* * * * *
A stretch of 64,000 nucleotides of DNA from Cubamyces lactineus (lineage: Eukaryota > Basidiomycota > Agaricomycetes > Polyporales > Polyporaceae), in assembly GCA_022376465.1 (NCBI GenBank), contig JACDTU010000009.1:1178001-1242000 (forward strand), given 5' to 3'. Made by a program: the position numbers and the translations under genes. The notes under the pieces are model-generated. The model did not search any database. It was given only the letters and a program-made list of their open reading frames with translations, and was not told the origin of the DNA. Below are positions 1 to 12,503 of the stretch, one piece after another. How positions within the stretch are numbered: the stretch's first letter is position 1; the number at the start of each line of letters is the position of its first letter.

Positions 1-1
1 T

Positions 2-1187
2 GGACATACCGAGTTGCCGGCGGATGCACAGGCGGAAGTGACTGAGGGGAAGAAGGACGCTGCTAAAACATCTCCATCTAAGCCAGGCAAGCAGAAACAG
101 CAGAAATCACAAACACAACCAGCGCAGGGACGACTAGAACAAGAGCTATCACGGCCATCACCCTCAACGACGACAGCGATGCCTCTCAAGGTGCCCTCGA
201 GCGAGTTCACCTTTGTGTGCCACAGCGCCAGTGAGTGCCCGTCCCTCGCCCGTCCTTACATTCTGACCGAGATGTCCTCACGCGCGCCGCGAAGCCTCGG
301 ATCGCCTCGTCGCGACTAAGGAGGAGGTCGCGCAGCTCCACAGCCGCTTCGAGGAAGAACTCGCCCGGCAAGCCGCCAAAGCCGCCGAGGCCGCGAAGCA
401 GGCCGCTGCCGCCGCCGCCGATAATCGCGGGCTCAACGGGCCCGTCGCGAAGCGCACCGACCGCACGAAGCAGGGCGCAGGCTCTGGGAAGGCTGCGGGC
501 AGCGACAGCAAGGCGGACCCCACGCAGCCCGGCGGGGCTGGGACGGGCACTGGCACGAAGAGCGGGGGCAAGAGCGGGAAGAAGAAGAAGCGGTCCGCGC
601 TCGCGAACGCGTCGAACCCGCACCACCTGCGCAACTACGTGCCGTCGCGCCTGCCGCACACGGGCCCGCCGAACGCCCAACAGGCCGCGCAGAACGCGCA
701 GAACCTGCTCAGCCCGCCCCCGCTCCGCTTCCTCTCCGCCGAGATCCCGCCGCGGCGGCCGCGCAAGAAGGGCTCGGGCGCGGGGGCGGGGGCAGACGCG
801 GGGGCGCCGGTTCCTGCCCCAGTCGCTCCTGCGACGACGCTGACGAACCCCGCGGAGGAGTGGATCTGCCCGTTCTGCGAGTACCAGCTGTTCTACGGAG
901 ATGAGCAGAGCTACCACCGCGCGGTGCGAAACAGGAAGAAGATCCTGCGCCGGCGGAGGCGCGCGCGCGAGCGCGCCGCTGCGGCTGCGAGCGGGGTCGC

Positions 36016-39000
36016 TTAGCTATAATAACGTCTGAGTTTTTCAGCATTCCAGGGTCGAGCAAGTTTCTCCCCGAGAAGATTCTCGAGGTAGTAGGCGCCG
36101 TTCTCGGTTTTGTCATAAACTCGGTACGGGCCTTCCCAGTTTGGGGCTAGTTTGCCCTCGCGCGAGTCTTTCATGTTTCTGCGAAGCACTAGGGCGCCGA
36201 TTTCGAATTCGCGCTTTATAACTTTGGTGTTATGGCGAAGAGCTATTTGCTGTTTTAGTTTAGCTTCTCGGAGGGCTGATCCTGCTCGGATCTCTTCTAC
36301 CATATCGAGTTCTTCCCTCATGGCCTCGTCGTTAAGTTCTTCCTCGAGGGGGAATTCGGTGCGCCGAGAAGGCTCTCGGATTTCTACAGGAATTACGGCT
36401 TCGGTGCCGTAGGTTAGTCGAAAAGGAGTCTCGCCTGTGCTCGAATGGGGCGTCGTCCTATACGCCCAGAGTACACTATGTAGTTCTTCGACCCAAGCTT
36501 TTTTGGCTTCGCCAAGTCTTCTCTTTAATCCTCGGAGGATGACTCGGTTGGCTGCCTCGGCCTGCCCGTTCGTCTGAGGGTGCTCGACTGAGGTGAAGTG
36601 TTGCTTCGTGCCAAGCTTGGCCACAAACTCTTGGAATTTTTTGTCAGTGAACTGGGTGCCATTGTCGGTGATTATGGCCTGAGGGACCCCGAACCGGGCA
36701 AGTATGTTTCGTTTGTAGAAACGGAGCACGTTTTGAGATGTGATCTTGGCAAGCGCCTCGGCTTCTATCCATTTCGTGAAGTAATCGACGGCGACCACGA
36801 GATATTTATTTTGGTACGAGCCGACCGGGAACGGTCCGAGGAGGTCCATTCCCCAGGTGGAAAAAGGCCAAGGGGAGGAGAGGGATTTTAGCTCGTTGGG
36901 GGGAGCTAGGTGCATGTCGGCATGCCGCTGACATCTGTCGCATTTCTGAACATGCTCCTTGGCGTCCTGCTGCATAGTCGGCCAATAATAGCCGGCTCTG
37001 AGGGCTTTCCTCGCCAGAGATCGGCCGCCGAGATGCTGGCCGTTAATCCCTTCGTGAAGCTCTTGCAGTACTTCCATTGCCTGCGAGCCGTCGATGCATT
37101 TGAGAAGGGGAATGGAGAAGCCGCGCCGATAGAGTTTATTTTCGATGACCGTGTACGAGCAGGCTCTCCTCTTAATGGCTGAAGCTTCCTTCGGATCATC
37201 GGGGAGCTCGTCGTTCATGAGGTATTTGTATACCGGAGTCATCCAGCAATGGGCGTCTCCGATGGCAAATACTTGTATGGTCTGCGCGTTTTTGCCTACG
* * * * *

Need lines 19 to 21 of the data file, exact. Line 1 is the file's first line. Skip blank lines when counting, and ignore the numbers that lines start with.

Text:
36301 CATATCGAGTTCTTCCCTCATGGCCTCGTCGTTAAGTTCTTCCTCGAGGGGGAATTCGGTGCGCCGAGAAGGCTCTCGGATTTCTACAGGAATTACGGCT
36401 TCGGTGCCGTAGGTTAGTCGAAAAGGAGTCTCGCCTGTGCTCGAATGGGGCGTCGTCCTATACGCCCAGAGTACACTATGTAGTTCTTCGACCCAAGCTT
36501 TTTTGGCTTCGCCAAGTCTTCTCTTTAATCCTCGGAGGATGACTCGGTTGGCTGCCTCGGCCTGCCCGTTCGTCTGAGGGTGCTCGACTGAGGTGAAGTG